Robotic Applications in the Agricultural Industry

Agriculture has been the cornerstone of human civilization from the moment man decided to live in communities. The transition from hunting and gathering to farming marked the turning point for mankind. Since then, we have been improving how we grow our own food, and as the population increases, we are now faced with new challenges.

harvesting robot

Technology has allowed people to come up with better ways of farming. Ways that minimize input and maximize outputs. At the center of these innovations are robots, and the following are areas where they are applied in agriculture.

Crop Harvesting

The combine harvester can be viewed as the blueprint upon which robots used in harvesting crops are based on. Traditional methods of harvesting were tedious and involved a lot of human labor. Labor that needed to be fed and paid at the end of the day. That is no longer the case. Now, most of the heavy lifting is done by intelligent machines.

Berry 5 is a robot created by Harvest CROO that is used to pick berries on farms. It is fast enough to pick a berry plant clean in 8 seconds. It takes less than a minute to move to the next one.


weeding robot

Before weed-killing chemicals were invented, weeding used to involve the tedious work of physically uprooting them. This could take days, and it needed a lot of hands-on board. As weeds became more resistant to these chemicals, new solutions had to be created. Weed management robots are now operational in some parts of the world.

Weeding robots use Artificial Intelligence technology to tell crops and weeds apart, stripping off weeds and leaving crops untouched. On top of this, they collect soil and weather data in the process to help the farmer monitor all conditions in real-time.

Robotic Greenhouses

greenhouse robot

Automation of greenhouses is another area that is making heavy use of robots. Greenhouses work best when the conditions inside are not disturbed. To optimize these conditions, it is better to have AI robots in there than humans.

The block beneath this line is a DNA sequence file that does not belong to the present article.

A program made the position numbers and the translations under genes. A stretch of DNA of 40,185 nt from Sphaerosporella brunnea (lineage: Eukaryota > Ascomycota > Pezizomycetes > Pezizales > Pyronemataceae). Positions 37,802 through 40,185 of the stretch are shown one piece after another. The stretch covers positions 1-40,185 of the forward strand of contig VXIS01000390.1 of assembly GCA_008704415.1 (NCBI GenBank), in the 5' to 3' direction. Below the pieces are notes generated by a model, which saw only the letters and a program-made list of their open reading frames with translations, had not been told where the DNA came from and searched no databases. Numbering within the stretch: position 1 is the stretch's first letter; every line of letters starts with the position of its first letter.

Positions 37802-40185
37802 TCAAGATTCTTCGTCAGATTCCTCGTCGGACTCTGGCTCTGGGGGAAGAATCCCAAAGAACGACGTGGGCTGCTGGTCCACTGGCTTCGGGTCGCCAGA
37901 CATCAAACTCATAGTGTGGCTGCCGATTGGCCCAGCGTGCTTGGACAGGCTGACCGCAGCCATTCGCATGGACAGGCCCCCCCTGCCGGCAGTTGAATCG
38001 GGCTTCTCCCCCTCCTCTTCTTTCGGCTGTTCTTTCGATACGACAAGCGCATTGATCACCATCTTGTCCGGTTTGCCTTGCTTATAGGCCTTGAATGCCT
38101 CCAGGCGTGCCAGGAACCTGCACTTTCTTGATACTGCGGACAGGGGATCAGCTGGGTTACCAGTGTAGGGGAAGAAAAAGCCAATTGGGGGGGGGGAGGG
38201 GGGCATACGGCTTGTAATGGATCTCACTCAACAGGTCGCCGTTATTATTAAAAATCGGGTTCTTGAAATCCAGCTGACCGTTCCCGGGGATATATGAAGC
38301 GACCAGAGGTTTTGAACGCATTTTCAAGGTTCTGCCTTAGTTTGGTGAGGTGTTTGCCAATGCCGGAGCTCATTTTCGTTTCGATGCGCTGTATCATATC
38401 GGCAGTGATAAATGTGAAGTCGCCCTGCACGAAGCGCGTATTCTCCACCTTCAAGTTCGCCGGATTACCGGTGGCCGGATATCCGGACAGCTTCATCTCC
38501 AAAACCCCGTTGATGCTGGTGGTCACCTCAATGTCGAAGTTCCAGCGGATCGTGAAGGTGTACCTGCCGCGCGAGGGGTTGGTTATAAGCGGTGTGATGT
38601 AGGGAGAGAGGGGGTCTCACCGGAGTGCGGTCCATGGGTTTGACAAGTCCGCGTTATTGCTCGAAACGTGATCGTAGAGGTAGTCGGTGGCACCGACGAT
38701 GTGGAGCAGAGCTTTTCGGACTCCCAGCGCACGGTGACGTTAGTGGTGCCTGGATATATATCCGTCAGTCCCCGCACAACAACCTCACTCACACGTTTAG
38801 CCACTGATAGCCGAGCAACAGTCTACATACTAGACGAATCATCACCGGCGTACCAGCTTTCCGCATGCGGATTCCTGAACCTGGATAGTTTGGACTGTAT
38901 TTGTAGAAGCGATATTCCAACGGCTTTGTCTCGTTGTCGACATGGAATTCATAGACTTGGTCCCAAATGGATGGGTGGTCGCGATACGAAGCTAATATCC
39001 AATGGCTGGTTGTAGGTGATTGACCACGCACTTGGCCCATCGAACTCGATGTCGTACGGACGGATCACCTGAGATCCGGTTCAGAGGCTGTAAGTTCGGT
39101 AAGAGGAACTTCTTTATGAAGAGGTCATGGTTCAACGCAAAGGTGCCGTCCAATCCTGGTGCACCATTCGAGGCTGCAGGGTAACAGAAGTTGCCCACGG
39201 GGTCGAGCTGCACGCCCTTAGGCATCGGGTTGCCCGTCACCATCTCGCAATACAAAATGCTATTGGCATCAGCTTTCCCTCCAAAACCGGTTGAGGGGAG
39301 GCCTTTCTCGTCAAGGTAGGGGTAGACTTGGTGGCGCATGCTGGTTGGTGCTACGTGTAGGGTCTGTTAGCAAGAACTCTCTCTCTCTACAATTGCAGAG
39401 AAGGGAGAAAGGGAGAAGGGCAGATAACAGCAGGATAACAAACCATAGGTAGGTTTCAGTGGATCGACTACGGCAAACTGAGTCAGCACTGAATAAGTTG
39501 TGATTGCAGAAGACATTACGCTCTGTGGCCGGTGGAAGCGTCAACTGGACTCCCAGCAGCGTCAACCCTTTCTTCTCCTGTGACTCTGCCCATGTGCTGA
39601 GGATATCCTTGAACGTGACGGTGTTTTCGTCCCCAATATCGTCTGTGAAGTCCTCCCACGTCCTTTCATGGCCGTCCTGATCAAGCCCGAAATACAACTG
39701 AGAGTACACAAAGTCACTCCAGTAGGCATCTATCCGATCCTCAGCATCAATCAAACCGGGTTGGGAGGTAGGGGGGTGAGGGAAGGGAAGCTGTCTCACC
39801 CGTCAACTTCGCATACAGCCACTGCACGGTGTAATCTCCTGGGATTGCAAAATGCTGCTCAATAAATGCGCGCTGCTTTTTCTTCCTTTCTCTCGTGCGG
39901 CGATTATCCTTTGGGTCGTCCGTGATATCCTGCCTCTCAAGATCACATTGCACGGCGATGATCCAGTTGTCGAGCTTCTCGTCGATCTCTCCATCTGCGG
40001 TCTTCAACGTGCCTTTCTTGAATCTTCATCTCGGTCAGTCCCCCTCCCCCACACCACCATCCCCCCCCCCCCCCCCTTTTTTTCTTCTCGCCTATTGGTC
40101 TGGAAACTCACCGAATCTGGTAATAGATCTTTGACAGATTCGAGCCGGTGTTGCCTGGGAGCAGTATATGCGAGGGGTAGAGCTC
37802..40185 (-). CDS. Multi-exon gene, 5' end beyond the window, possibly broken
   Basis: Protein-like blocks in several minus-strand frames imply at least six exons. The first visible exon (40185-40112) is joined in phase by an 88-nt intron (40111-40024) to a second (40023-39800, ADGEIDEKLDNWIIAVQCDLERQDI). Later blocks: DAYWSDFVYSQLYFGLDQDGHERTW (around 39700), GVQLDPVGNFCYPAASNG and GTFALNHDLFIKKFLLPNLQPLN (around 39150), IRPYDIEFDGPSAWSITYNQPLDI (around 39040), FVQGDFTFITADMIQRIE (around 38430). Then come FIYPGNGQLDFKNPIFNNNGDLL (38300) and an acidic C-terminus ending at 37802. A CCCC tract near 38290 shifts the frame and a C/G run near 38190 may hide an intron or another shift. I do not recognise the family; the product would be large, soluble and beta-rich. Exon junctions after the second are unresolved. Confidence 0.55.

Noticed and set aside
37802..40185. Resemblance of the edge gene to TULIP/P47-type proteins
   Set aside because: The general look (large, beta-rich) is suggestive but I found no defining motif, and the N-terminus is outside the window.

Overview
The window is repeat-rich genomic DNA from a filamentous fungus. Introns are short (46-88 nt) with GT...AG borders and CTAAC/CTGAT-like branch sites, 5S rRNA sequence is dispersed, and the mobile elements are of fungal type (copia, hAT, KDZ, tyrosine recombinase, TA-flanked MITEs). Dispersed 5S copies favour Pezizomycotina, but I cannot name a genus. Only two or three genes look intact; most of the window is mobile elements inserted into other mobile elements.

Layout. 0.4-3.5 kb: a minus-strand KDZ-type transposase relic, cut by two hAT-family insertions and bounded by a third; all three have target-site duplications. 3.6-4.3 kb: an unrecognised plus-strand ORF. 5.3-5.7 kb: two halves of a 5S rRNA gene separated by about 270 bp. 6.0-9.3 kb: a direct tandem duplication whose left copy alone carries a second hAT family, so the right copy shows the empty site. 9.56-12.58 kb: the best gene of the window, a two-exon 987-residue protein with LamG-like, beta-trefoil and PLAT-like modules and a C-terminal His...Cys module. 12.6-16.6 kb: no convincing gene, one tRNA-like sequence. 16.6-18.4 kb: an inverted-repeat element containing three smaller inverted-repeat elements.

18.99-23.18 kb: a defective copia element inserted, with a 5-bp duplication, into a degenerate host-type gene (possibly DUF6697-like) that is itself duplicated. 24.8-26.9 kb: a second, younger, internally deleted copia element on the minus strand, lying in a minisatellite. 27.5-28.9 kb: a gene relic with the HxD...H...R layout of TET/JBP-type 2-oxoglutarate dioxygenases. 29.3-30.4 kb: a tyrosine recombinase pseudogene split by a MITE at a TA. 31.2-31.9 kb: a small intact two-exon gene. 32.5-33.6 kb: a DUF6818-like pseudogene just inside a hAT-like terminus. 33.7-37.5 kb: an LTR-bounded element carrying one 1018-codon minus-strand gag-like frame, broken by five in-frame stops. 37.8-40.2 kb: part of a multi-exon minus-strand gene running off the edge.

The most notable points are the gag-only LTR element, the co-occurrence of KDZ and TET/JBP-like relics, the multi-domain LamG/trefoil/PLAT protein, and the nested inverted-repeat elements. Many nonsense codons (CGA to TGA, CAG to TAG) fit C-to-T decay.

Another advantage of using robots to farm greenhouses, they can man the largest spaces without getting tired. One example of a robot involved in this sector is the Iron Ox that is based in San Carlos, California.

Thinning and Pruning

Thinning and pruning is a delicate affair that is usually left for the most experienced experts on the farm. It has to be done right for the crop to have any chance of yielding results. With that in mind, it is quite remarkable that there are robots designed to handle this kind of complex activity.

LettuceBot is an example of a robot that is used to thin and prune lettuce plants. It employs a computer vision program that moves through the plants, deciding what to remove and what to keep.

Seed Planting Using Drones

seed planting drone

Drones have proved, with time, how valuable and versatile they can be in the modern world. From military applications to handling deliveries and now, farming. Aerial imagery has always been confined to rich farmers who could afford to put a chopper in the air for long. Now, all you need is a drone to capture all that. You can use that data to plan irrigation layouts, determine the extent of weed growths, and so many other important factors.

With accurate AI programming, drones can be used to spread seeds on an expansive piece of land with immaculate precision. One particular drone that is making waves in the world is Taranis, an Israeli made farming drone.

Fertilizing and Irrigation

Irrigation and fertilizing are two activities that have always been administered in a blanket manner. Traditionally, there is no way of knowing which part of the farm needs more water or fertilizer. Farmers would simply distribute the two evenly, leading to unnecessary wastage.

Robots, on the other hand, are able to assess the land to give precise information on where more water or fertilizer is needed. This way, farmers will be able to avoid overusing water in some parts and starving in other areas.

Rowbot, for instance, moves between crops depositing fertilizer in the right amount that each plant needs.

The Pros and Cons of Using Agrobotics


  • Robots do not get fatigued or sick; neither do they suffer injury. There is no need for time off.
  • They are faster and more accurate compared to humans.
  • With no need for salaries, they lower the cost of production while maximizing the profits in the long run.
  • They come in varying sizes, depending on the function needed. You get exactly what you need for your farm.
  • They can handle multiple functions in one move. They can weed, fertilize, and spray bugs at once.


  • They cost a lot of money to set up or purchase for the farm. It takes a lot of funding to come up with one. It is therefore not a surprise that they cost an arm and a leg.
  • They need constant maintenance for them to run at optimum levels. This requires dedicated experts to monitor them round the clock. That costs money and time.
  • Their spare parts are just as costly as the whole unit itself. Most are not even found in the market, you will need to custom order them, and this could take time.
  • They lead to farm layoffs by replacing human labor. A single robot can handle work meant for ten people at once.


There is no denying the disruption that has been caused by technology to our modern world. Sooner or later, everything will be in the hands of robots. If you are a farmer, start planning for that future by laying the groundwork now. It would be best if you start familiarizing yourself with all the new farming technologies, including robots, early enough.

If you have any questions regarding robots and how they work, simply visit and you will get all the help you need.

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